Innovation should be an everyday success factor - why do 95% fail?

04 November 2021 5 min. read
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Several studies over the past years have shown that the majority of corporate innovations fail to meet their objectives, or even make the launch phase. Andrew Lewis, Managing Director at TRA, outlines why innovation should be part of every-day reality for optimal results.

I work with organisations to help them solve some wicked problems – from getting people to engage with Covid-19 vaccines, to figuring out how desirable products can be fashioned from freeze dried cheese. And through all this one thing is consistent, the weird, near-mystical relationship we, as a business community, have with innovation.

Of all business functions, it’s the one we tend to mythologise the most, treating it more like some dark art than everyday work practice. We look upon those who get it right in a big way, like Apple or Tesla, as sorts of wunderkinds; magicians or alchemists transforming ordinary perceptions of markets into precious game-changing ideas. We whisper in hushed tones about those who fail spectacularly, lest the taint rubs off on us. 

Andrew Lewis, Managing Director, TRA

This religious zeal is not without some merit. We all claim innovation is critically important but acknowledge its elusiveness. 

Separate studies from McKinsey and Accenture show that over 80% of executives claim innovation as key to their future growth strategy and vital to future success, but the same studies show that less than 10% of executives are happy with innovation performance. And data tells us that 95% of all product innovations and 92% of new start-ups fail. 

Which is fascinating, really. Imagine if the same were true of other functions, such as marketing or human resources? What if 95 out of 100 employees failed to perform, or 95% of our ad spend missed the mark? If it’s so critical, how come we don’t get it right more often? It’s not like we aren’t spending money in this endeavour – in 2019/20, Australian business alone spent $18.2 billion on R&D. 

We’re wired to innovate

From a human behaviour perspective, one thing that has always interested me about these fail rates, is how they run against what we know about how brains work. As humans, we are essentially wired to seek out variety. When confronted with novel situations or stimuli, our midbrain lights up with activity and floods us with dopamine, encouraging us to investigate further in order to find reward. As long as we don’t perceive threat, we naturally prefer novelty.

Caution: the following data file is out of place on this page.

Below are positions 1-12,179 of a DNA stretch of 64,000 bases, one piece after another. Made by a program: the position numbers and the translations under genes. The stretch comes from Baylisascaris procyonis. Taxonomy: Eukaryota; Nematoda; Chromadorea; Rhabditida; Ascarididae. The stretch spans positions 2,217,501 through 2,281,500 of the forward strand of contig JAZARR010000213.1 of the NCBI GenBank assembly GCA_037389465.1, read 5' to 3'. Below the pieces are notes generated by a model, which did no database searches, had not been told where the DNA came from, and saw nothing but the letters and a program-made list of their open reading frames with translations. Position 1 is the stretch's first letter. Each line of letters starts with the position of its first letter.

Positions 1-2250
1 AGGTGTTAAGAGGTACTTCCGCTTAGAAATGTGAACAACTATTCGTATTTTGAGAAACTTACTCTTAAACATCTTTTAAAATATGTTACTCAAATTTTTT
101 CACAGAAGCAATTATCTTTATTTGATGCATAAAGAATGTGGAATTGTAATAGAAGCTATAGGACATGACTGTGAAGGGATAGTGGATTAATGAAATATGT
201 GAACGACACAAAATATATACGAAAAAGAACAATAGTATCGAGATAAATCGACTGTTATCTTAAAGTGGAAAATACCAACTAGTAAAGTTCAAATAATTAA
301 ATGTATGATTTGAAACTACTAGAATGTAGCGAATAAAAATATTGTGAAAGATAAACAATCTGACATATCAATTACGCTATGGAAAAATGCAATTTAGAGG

This implies that rather than innovation being a ‘one in a million’ success, created by rogue geniuses, it should be part of the everyday ebb and flow in business. 

So how come we get it wrong? How come so many ideas fail to hit the mark? It seems we are still approaching the task of innovation in the wrong way – and failing to make good on the variety-seeking nature of people. 

Kaihan Krippendorff, innovation writer and founder of consulting firm Outthinker, has spent years looking into this space and determined that success from innovation largely comes from individuals – employees or entrepreneurs – spotting an opportunity other have failed to see, and of course, having the passion to see it through to fruition. 

He argues that innovation success, despite most internal setups, comes less from research & development or a corporate-sponsored team and more from individual perspective and connection to markets. 

This also rings true from a human behaviour perspective. Generally, internal teams and labs are more motivated by loss aversion biases in how they approach innovation: playing things safe, harnessing existing beliefs from important senior stakeholders and working within internal confines. This same bias will also likely ensure they aren’t supportive of wildcard ideas coming from individuals outside their teams, who have their own personal breakthrough insights. And therein lies the lost opportunity. 

A connected individual, with a unique perspective

Our work as a human insights agency can be thought of as trying to replicate entrepreneurial insights that drive successful innovation. Through use of cultural currents, data and ethnographic research we are looking to achieve this same breakthrough perspective – an angle on a problem that opens up new ways of thinking about solutions.

In this light, it makes a lot of sense that successful innovation often starts with a connected individual seeing a market differently. Unfortunately it also makes sense why this is something organisations find hard to accept and adopt. 

Consider how innovation works in the sciences. Science is exploratory in nature, actively testing hypotheses that come from a systematic approach to surfacing new ways of thinking. The scientific method is built to minimise biases and prevent existing beliefs or assumptions from clouding results.

And scientists do not limit themselves to previous work – the equivalent of organisational knowledge – they take a wider view, borrowing and stealing from other disciplines and life experiences. If Archimedes hadn’t made the leap from taking a bath that overflowed, his principle of displacement may not have emerged for many more years.

In the same way, only by creating a culture of innovation in your business, with wildcard ideas up for exploration, and where individuals have a green light to experiment and test, will we be able to increase innovation success rates. 

Until we can break down our own limiting ideas about what creates success, innovation is bound to remain in the realm of mysticism rather than that of every-day reality.